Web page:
BlackRock has criticized the Texas Comptroller’s decision to exclude the fund manager, together with nine other financial institutions, from state contracts as “opportunistic”, “anti-competitive”, and “bad for [state] business”.

On August 24, Texas Comptroller Glenn Hegar listed 10 financial institutions, including BNP Paribas, Credit Suisse Group, Danske Bank, Jupiter Fund Management, Nordea Bank, and Schroders, – all of which face divestment by state pension funds for alleged energy firm “boycotting.”

Hegar’s blacklist is linked to a 2021 Texas law that criticized ESG investing for potentially hurting the fossil fuel industry while damaging long-term shareholder value.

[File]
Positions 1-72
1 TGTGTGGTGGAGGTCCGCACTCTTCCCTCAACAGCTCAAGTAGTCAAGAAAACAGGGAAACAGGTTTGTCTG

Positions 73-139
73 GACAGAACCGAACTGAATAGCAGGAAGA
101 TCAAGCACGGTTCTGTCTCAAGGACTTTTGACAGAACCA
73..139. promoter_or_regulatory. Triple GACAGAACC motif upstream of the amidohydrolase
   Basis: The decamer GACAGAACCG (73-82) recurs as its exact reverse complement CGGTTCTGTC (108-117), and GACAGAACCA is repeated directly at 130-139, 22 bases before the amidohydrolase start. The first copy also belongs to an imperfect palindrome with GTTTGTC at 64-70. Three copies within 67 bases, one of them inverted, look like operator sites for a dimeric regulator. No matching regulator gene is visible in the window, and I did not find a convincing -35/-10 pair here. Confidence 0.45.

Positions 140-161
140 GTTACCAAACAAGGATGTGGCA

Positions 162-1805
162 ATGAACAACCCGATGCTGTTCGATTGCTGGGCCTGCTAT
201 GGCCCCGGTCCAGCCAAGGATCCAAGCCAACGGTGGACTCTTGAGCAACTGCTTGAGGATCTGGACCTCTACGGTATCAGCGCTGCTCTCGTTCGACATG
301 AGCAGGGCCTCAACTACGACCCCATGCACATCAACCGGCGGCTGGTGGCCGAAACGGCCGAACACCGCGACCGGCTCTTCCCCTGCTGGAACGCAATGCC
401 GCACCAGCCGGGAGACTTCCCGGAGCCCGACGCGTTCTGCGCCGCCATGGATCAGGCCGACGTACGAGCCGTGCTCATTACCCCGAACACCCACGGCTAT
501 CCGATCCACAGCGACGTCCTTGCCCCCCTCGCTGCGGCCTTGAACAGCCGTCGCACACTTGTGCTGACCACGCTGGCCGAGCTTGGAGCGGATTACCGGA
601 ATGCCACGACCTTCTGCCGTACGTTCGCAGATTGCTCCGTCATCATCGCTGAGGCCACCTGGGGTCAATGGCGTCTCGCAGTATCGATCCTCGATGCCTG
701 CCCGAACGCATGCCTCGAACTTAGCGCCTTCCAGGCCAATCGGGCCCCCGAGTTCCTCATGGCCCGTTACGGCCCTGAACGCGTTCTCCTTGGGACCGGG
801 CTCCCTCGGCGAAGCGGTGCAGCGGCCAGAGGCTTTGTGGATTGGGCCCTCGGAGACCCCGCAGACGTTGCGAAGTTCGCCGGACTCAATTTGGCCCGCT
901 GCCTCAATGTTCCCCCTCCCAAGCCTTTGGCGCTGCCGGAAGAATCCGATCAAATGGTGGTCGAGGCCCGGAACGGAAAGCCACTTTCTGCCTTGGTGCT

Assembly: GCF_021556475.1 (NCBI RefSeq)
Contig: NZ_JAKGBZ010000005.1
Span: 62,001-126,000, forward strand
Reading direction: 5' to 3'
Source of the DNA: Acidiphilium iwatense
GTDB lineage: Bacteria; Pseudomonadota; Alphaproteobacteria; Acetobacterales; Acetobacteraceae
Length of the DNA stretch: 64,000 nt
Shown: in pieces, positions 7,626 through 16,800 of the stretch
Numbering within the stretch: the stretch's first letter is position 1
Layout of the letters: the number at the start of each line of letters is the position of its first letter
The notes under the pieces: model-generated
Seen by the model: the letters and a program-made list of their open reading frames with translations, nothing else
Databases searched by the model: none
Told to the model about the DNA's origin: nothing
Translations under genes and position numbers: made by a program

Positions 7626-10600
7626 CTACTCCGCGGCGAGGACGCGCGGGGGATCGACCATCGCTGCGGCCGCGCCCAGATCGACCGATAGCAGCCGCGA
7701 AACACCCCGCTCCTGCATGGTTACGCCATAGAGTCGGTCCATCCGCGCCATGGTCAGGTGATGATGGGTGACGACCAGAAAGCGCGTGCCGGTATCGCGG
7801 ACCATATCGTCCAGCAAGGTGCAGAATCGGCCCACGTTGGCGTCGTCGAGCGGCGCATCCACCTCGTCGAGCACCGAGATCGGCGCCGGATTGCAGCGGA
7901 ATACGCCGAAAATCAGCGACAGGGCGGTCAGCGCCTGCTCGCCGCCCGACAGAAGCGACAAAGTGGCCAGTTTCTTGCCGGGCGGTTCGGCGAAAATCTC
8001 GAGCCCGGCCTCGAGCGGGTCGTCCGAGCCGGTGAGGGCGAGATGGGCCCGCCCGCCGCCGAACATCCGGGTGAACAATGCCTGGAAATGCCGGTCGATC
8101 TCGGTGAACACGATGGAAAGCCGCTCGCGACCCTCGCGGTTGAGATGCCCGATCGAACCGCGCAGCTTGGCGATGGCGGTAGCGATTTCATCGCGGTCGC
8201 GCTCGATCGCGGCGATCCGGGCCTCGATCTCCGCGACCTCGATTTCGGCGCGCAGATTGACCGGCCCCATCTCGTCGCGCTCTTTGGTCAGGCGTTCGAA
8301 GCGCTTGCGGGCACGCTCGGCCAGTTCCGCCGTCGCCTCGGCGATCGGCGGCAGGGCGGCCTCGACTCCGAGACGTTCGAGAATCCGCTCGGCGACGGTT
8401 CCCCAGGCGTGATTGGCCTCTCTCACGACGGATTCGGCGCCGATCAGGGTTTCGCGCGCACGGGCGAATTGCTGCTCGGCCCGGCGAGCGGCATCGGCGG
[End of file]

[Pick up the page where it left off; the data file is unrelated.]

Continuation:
Mark McCombe, BlackRock’s senior managing director, U.S., told The Financial Times that “trying to stop a U.S. company from doing business in its own backyard is bad for business.”

“We have never turned our back on Texas oil and gas companies,” McCombe added.

Hegar has defended his actions, stating the exclusion process was “open and transparent.”

Both BlackRock and Credit Suisse have stated they will be engaging with both the state and its retirement systems to find ways to avoid being subject to exclusion from state financial contracts.

Texas is only the latest in a long line of U.S. states to fight back against ESG investing. In July, West Virginia barred five fund managers for boycotting energy firms, while Arkansas wrote to BlackRock criticizing its involvement in shareholder coalitions aimed at enhancing corporate climate accountability.